Posted October 12, 2012
The U.S. Department of Energy announced Idaho State University is the winner of its 2012-13 National Student Geothermal Competition.
Student teams from Boise State University and Southern Methodist University Geothermal Laboratory finished second and third, respectively. All three Idaho public research universities, including the University of Idaho, had teams in the eight-school finals.
This student competition challenged teams at universities across the country to conduct cutting-edge research in geology, geoscience, chemical and bio-molecular energy and engineering that could lead to breakthroughs in geothermal energy development.
"This prestigious award indicates national recognition of the hard work, talent and enthusiasm of ISU students in the field of geothermal energy-related research and exploration," said Michael McCurry, ISU geosciences professor. "We're proud of the students and hope that their accomplishment inspires other students to enter this technical field, and that it helps to promote responsible exploration and development of Idaho’s great geothermal potential."
Through the National Geothermal Student Competition, the DOE sought to advance geothermal education and spark interest in geothermal careers by providing a forum for hands-on learning. In addition, some of the data and analysis resulting from the competition may be valuable to industry and the development of new geothermal sites.
For the competition, students developed professional-quality research reports using exploration technologies to further geothermal power development of the Snake River Plain in Idaho. Findings were presented in conjunction with the Geothermal Research Council’s spring/summer meeting in order to provide an audience and networking opportunities for the students. The title of the ISU study is "Development of an integrated, testable conceptual model of blind geothermal resources in the eastern Snake River Plain: application to the Newdale geothermal prospect."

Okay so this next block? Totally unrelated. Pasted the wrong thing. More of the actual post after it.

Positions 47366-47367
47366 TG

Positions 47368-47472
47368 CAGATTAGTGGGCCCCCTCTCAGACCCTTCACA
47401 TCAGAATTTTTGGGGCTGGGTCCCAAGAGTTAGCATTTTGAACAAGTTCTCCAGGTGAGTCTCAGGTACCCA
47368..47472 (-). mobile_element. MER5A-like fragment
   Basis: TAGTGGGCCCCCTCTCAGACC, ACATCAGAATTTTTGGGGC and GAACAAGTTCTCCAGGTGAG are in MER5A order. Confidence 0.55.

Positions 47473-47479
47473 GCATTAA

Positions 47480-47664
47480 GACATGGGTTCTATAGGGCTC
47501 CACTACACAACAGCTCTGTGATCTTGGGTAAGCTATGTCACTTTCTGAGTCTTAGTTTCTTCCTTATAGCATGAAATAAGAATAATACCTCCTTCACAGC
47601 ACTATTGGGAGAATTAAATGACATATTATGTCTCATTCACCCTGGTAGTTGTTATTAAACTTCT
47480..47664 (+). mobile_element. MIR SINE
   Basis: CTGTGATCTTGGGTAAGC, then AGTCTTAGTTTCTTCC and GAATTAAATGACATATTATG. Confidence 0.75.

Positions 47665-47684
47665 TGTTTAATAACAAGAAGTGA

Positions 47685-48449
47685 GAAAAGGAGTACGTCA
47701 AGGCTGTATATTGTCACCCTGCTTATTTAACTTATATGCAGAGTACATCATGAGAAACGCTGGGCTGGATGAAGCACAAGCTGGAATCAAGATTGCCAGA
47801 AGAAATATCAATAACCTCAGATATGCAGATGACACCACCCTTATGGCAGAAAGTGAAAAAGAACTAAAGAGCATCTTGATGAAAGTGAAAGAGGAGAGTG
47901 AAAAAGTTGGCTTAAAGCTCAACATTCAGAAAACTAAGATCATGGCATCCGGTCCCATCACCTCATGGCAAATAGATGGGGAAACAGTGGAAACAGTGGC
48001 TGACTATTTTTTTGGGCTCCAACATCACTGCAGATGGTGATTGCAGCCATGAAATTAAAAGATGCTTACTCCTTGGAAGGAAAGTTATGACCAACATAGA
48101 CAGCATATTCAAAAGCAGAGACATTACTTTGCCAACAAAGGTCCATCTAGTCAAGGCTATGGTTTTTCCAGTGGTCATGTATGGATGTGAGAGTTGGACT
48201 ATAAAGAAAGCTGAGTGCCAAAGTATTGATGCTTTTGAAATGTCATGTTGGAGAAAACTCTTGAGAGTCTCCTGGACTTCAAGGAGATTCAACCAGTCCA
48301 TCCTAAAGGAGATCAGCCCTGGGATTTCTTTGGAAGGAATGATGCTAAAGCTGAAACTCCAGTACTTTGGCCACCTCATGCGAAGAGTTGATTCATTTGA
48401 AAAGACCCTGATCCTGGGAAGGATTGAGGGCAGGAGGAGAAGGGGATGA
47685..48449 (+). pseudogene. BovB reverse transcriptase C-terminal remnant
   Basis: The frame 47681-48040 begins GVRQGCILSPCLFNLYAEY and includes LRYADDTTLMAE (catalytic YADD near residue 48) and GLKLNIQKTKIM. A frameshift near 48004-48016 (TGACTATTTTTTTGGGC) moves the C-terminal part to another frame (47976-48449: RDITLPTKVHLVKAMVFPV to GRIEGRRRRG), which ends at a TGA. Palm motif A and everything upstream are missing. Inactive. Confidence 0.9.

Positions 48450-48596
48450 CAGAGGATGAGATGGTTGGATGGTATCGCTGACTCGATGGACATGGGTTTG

"I believe that this highlights the amazing research opportunities my teammates and I have had at ISU," said Rebecca Ohly, one of four ISU geosciences students on the winning team. "I feel fortunate to have been able to work with such talented students and faculty on this project, and I am proud to have been a part of this. I hope that this will lend recognition to both ISU and the potential geothermal resources that are available in this region."
The four ISU students – including geosciences graduate students Ohly, Michael Ginsbach and Adam Koster, and undergraduate Holly Young – helped drill 1,000-foot deep wells and recording temperatures, rock properties, and the chemistry of the subsurface materials at different depths to test for geothermal energy sources. This information is being used to make models of what is going on deeper underground. Mentored by McCurry and John Welhan, an Idaho Geological Survey/University of Idaho research scientist based in Pocatello, the students examined new wells near Soda Springs in the Southeast Idaho highlands. They also looked at wells logs and data from other wells that were previously drilled near Newdale east of Rexburg on the edge of the Snake River Plain.
"Our students are helping to develop a robust, creative and testable model for understanding (geothermal) heat sources in our area," McCurry said.
One of the challenges of tapping Southeast Idaho geothermal energy is the depth of its sources underground. The heat largely comes from past volcanic activity, which is dissipates for millions of years underground. A lot of that past activity in Southeast Idaho is underneath the enormous Snake River aquifer and deep underground. However, there are some low-angled diagonal faults, which are cracks in the earths crust, in the area. Near the top of the faults, closer to the surface of the earth, geothermal energy sources may be easier to tap.
The ISU team looked for anything that suggested the presence of geothermal systems and how intense they are. The tested for geothermal energy in areas that have existing power transmission infrastructure so if those energy sources are found and developed they can be connected to existing infrastructure.
All the study’s participants commented on the collaborative nature of the project, which includes input from Idaho’s universities, the Department of Energy, the Idaho National Laboratory, private companies and the Center for Advanced Energy Studies.
For more information about the U.S. Department of Energy’s National Geothermal Student Competition, go to http://orise.orau.gov/science-education/capabilities/science-education-events/eere-geothermal-student-competition.aspx or, for information on individual projects, visit http://www1.eere.energy.gov/geothermal/news_detail.html?news_id=18314.